A new trove of documents that were among those seized in the 2011 raid on Osama bin Laden’s compound in Abbottabad, Pakistan, were presented recently during the trial of Abid Naseer at the Brooklyn federal district court.
The documents—which consist of correspondence between Osama bin Laden and senior al Qaeda leaders—reveal the state of the global terror operation in the months leading up to bin Laden’s death. They paint a picture of an organization crippled by the U.S. drone campaign, blindsided by the Arab Spring, and struggling to maintain control over its affiliates—and yet still chillingly resolute in its mission to strike inside the United States.
The documents offer some insight into the effectiveness of U.S. counterterrorism efforts against al Qaeda. They also, believe it or not, provide a few laughs.
First, the documents support the argument that U.S. President Barack Obama and other proponents of the drone program have made that the strikes are effective and that the U.S. drone program is heavily constrained.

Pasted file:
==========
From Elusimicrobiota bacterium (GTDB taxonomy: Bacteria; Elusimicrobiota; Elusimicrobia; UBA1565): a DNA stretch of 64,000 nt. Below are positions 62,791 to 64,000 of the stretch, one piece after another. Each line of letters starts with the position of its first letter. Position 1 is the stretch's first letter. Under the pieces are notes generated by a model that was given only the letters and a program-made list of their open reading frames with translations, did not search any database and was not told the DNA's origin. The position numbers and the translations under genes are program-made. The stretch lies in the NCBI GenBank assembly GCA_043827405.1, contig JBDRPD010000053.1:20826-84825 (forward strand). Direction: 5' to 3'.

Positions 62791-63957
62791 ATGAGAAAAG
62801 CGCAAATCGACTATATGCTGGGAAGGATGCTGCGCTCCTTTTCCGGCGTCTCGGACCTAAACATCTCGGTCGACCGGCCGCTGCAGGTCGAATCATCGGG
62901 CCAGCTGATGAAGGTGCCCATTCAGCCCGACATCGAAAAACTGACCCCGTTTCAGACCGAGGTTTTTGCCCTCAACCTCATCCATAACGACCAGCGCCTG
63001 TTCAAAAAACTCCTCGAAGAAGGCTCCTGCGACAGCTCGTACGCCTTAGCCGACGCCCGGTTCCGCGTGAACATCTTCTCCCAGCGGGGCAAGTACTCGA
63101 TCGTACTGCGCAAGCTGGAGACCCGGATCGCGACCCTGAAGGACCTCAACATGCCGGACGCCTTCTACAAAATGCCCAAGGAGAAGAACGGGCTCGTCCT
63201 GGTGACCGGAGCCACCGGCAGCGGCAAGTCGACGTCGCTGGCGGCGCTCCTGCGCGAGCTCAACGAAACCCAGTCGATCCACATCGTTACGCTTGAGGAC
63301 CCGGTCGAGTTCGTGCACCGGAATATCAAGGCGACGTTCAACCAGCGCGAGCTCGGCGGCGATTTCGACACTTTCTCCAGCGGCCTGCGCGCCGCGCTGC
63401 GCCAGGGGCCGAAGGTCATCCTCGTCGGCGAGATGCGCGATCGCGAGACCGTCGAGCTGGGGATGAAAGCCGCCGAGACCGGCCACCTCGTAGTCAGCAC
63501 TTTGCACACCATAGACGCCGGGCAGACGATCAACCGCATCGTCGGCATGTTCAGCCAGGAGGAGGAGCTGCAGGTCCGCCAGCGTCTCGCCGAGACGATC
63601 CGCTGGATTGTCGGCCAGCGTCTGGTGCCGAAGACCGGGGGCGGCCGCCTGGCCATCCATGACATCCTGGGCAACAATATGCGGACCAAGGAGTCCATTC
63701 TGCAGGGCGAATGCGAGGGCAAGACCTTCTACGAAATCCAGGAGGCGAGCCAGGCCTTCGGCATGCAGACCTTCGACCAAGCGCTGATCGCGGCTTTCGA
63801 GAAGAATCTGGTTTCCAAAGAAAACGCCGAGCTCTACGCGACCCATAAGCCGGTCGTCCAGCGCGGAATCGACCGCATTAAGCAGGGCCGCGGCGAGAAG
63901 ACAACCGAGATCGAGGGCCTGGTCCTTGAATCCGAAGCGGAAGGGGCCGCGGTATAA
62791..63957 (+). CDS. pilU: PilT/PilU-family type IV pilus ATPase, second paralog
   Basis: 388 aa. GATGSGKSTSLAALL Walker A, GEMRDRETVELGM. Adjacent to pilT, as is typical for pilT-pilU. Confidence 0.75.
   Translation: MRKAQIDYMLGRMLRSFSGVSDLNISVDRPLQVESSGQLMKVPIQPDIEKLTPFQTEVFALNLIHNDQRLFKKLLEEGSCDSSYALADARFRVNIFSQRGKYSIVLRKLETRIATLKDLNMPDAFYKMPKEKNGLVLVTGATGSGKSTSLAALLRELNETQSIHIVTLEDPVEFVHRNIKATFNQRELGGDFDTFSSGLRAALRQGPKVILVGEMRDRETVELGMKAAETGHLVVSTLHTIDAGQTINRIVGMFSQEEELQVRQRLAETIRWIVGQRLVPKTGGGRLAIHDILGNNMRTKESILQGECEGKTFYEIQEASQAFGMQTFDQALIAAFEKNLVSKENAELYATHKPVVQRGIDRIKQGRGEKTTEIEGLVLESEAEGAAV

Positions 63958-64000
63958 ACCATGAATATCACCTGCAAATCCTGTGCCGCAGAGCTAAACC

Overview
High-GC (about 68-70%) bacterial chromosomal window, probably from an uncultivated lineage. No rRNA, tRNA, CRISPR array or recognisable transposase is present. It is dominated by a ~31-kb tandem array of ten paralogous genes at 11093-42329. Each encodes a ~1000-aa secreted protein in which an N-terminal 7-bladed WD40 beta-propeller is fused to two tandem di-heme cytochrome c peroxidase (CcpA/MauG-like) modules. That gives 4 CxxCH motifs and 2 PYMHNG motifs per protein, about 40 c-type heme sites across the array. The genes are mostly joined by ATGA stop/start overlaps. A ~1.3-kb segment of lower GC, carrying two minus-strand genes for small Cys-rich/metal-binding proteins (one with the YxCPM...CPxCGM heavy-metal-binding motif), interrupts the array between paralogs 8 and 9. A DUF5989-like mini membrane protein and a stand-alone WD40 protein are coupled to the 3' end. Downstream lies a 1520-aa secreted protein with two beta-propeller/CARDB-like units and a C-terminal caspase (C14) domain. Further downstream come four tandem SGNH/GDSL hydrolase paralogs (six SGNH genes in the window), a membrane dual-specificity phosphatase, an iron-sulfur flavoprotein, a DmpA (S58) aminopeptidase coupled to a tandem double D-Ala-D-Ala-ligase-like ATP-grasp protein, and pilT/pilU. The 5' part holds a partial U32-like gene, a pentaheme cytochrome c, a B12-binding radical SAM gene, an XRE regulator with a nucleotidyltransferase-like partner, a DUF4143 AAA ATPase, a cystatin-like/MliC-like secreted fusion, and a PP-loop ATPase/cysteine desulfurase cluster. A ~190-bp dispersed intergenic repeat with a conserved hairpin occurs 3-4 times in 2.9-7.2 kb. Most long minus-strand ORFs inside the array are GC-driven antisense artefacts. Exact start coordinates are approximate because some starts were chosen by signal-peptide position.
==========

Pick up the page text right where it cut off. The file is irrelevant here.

The letters show that the tactic of targeting top al Qaeda leaders had profoundly crippled the organization. In one letter, Atiyya, a key Al Qaeda leader and strategist who was killed not long after these letters were written, laments to bin Laden, “The mid-level commands and the staff members are hurt by the killings. Compensating for the loss is going slowly, God grants aid, and the ongoing war of espionage does not give us much chance…Our current view of the situation: we need to reduce operations and activities, focus on ‘persevering and survival.’ We will focus on defensive security (counterespionage) by focusing on striking the spy plane bases using special operations, and on patience, persistence, hiding as well as decreasing our presence at least this year because it is an important year.”
The documents also provide some support for Obama’s argument that the United States does not undertake drone strikes casually but rather only
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